THIS SHIT IS REAL.
THIS SHIT HAPPENS.
And one day, it’ll happen to me. Because I’m not blind. Because I have PTSD. Because I don’t look disabled.
EDUCATE YOURSELVES AND OTHERS.
Because I’m sick of this shit.
[image description: screencap of the American Girl doll brand SDIT chocolate lab puppy wearing a blue vest and harness handle meant for either mobility work or guide work]
So this is an awesome thing that exists!
Sure it is expensive and mostly intended to be for girls* whose families are puppy raisers rather than the apparently revolutionary notion that some girls out there are SD handlers and disabled themselves…but i don’t even care about all that because having a service dog for my doll would mean the world to me if i were still the doll-playing type and this sort of visibility absolutely matters.
*based on the company’s advertising, not me policing gender roles
meowhissa answered: There was a lot of inner turmoil in the organization. Previous leader bailed, current leader dropped the ball.
Well what happened to the site with the weird picture?
The organisation he started to help vets called Pets to Vets that places dogs with veterans: Pets 2 Vets
Places to acquire pets for vets (most for free or cheap):
A list of links: Operation We Are Here
Let’s go down the list shall we:
EVERY SINGLE TAXI at the airport denied us until the ground transport manager finally saw us and MADE the first cab driver take us by threatening to suspend his hack license for violating airport law.
The fucking pizza place gave me shit even after I told them she was a SD and then gave me shit when I came back inside from the patio for another cider b/c you’re not supposed to drink on the patio until I said “well your boss probably just wanted my SD out of the restaurant.” and the server said “yeah he did” and stopped giving me shit.
Currently in a coffee shop WHERE THERE’S ALREADY A DOG and I was told I couldn’t have my dog in here and I said she’s a SD and they said still…..and then I said she’s legally allowed everywhere. They started to say something and I said ADA - Americans with Disabilities Act. Look it up. She’s legal.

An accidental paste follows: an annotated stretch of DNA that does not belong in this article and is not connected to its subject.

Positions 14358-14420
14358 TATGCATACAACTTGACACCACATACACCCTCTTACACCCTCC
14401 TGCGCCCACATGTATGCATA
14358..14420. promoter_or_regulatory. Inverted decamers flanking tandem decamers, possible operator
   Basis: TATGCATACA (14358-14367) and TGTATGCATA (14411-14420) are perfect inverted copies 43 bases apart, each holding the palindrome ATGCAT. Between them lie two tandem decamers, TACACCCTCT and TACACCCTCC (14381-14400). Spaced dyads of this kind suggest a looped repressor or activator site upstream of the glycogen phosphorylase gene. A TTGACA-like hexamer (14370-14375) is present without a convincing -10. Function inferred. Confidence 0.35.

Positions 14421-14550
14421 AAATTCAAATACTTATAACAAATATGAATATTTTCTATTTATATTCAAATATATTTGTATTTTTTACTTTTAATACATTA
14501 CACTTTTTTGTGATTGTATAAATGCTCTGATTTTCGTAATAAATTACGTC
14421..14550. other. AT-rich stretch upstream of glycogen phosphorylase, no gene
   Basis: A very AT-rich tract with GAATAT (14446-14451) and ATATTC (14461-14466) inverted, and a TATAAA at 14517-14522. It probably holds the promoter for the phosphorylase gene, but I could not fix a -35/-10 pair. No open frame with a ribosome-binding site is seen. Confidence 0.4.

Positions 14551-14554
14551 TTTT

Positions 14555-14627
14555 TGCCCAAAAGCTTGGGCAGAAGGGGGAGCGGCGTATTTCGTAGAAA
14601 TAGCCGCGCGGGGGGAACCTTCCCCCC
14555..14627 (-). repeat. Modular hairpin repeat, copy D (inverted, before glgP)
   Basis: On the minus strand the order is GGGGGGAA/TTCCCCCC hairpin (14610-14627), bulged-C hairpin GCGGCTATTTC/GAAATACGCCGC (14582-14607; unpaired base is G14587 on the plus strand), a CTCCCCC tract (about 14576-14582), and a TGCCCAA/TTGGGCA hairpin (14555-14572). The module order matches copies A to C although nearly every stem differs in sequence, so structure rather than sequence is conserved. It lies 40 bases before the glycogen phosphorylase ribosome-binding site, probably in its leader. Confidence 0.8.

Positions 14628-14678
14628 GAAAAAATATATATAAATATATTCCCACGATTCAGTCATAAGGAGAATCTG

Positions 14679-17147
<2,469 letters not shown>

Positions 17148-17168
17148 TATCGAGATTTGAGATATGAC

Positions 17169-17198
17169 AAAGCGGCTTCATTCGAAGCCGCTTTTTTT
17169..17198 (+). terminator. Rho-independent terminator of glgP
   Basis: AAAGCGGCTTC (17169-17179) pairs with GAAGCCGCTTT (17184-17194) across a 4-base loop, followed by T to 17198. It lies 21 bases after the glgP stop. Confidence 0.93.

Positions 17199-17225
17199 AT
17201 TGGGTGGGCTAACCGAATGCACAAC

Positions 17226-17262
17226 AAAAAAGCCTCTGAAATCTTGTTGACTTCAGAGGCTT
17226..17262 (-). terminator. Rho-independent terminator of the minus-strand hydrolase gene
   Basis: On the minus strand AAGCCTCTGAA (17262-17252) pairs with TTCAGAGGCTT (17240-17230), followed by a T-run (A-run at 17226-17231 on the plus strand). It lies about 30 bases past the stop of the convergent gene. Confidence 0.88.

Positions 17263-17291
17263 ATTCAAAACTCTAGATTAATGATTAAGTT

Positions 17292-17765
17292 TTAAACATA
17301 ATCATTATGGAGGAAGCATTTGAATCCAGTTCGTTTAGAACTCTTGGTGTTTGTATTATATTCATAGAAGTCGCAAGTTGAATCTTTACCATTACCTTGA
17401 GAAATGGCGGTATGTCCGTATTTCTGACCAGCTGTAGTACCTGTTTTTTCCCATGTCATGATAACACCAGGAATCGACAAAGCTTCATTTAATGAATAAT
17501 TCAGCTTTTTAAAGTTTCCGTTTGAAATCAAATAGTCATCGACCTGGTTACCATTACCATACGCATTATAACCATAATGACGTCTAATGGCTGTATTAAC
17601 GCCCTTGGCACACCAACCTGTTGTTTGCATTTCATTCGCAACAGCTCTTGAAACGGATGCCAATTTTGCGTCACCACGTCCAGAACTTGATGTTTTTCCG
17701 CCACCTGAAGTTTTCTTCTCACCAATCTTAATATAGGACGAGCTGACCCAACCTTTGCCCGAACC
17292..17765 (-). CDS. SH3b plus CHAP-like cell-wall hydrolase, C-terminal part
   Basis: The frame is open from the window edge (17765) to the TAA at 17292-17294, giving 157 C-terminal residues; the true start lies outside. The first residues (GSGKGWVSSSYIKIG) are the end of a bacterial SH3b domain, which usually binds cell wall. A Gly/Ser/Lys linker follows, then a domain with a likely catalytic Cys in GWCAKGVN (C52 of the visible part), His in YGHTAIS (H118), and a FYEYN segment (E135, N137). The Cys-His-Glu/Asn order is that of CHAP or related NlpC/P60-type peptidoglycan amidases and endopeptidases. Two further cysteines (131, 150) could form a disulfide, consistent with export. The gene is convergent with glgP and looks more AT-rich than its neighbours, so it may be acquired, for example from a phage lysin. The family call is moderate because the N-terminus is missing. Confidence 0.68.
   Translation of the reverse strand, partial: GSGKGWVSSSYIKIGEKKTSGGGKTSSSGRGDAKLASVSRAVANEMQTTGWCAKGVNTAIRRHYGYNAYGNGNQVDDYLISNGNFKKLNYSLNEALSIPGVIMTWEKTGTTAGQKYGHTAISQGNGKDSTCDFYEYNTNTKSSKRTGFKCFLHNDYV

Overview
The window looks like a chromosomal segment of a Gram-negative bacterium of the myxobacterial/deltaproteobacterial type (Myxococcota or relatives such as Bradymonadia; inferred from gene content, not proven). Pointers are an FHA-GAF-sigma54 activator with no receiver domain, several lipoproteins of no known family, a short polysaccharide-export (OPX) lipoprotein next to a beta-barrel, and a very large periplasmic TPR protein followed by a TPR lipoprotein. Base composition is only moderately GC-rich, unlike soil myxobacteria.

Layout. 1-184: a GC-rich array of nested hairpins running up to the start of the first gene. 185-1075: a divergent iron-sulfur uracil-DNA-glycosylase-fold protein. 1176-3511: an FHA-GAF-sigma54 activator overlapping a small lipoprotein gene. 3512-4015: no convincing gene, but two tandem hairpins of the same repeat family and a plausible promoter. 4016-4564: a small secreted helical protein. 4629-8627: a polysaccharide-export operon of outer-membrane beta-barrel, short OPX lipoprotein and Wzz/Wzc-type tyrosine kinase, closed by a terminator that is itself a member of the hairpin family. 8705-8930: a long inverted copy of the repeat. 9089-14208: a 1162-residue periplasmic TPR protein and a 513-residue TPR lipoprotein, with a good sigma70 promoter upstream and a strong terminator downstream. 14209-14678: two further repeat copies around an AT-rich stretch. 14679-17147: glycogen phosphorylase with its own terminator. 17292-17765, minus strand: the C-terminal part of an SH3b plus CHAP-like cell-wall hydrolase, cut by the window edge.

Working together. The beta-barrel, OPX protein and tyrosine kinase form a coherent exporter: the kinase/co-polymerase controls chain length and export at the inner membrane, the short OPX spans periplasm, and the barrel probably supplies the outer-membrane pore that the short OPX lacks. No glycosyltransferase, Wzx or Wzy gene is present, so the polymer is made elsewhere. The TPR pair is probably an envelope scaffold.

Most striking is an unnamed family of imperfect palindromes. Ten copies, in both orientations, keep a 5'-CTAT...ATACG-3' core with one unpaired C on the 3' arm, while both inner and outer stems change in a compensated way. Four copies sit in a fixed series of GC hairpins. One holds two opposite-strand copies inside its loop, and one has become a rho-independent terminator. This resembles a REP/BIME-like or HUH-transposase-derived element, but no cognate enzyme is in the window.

She freaked out a bit on the landing, but other then that - YAY!
I’m scared she’s gonna be terrified the entire time. :/
At least we’ll jump to the front of the line at TSA screening:
If you have a service animal, you are encouraged to inform the TSO that the animal accompanying you is a service animal and not a pet. This will provide you with an opportunity to move to the front of the screening line since the TSO may need to spend more time with you.
Hi there! I've been diagnosed with PTSD and fibromyalgia, and I think having a service dog would really benefit me. I was wondering if you could please give some tips on how you trained your service dog. I live in NZ, and there are a couple of service dog agencies here, but I am yet to find any information on self-training.
1st off can I say that a PTSD dog saved my life. Sadie is a godsend and I ****HIGHLY**** recommend one for everyone with PTSD. Seriously.
2nd: Here’s a website with a list of tasks that a SD can perform for you. Here are a list of links that contain training guides from clicker training to relationship based training. (You need to scroll down the page a little bit - the page contains quite a lot of resources, but they are all US based.) Here’s an article on choosing the right dog. I don’t know about the laws in NZ, but here they can be ANY BREED. Mine’s a Pit Bull.
I can say that training my dog took about 6 solid months. I’d never trained a dog before. On top of the SD training I did on my own following advice from online websites, I also enrolled her in standard doggie training classes at the local pet store. I’m proud to say she has her Canine Good CItizen Certificate (which is something the ADA likes you to have).
Good luck! I hope this helped. If you have any more questions send them my way!